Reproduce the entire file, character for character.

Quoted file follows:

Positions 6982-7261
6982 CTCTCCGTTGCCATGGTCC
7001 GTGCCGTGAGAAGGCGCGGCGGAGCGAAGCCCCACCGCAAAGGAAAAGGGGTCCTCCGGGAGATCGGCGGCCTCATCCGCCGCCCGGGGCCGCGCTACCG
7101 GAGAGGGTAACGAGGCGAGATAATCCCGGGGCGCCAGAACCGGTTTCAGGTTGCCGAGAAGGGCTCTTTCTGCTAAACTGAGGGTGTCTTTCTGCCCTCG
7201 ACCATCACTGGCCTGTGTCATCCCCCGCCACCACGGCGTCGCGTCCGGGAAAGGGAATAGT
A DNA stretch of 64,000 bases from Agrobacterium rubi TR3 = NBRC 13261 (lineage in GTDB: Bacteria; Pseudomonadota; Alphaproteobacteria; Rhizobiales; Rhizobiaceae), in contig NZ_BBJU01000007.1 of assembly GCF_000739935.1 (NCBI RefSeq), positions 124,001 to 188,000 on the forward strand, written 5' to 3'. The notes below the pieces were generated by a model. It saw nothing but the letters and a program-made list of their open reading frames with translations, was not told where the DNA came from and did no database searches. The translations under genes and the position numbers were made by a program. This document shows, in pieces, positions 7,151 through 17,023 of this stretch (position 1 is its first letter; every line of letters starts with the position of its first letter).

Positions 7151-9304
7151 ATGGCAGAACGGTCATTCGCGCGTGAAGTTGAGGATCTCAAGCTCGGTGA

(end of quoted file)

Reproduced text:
Positions 6982-7261
6982 CTCTCCGTTGCCATGGTCC
7001 GTGCCGTGAGAAGGCGCGGCGGAGCGAAGCCCCACCGCAAAGGAAAAGGGGTCCTCCGGGAGATCGGCGGCCTCATCCGCCGCCCGGGGCCGCGCTACCG
7101 GAGAGGGTAACGAGGCGAGATAATCCCGGGGCGCCAGAACCGGTTTCAGGTTGCCGAGAAGGGCTCTTTCTGCTAAACTGAGGGTGTCTTTCTGCCCTCG
7201 ACCATCACTGGCCTGTGTCATCCCCCGCCACCACGGCGTCGCGTCCGGGAAAGGGAATAGT
A DNA stretch of 64,000 bases from Agrobacterium rubi TR3 = NBRC 13261 (lineage in GTDB: Bacteria; Pseudomonadota; Alphaproteobacteria; Rhizobiales; Rhizobiaceae), in contig NZ_BBJU01000007.1 of assembly GCF_000739935.1 (NCBI RefSeq), positions 124,001 to 188,000 on the forward strand, written 5' to 3'. The notes below the pieces were generated by a model. It saw nothing but the letters and a program-made list of their open reading frames with translations, was not told where the DNA came from and did no database searches. The translations under genes and the position numbers were made by a program. This document shows, in pieces, positions 7,151 through 17,023 of this stretch (position 1 is its first letter; every line of letters starts with the position of its first letter).

Positions 7151-9304
7151 ATGGCAGAACGGTCATTCGCGCGTGAAGTTGAGGATCTCAAGCTCGGTGA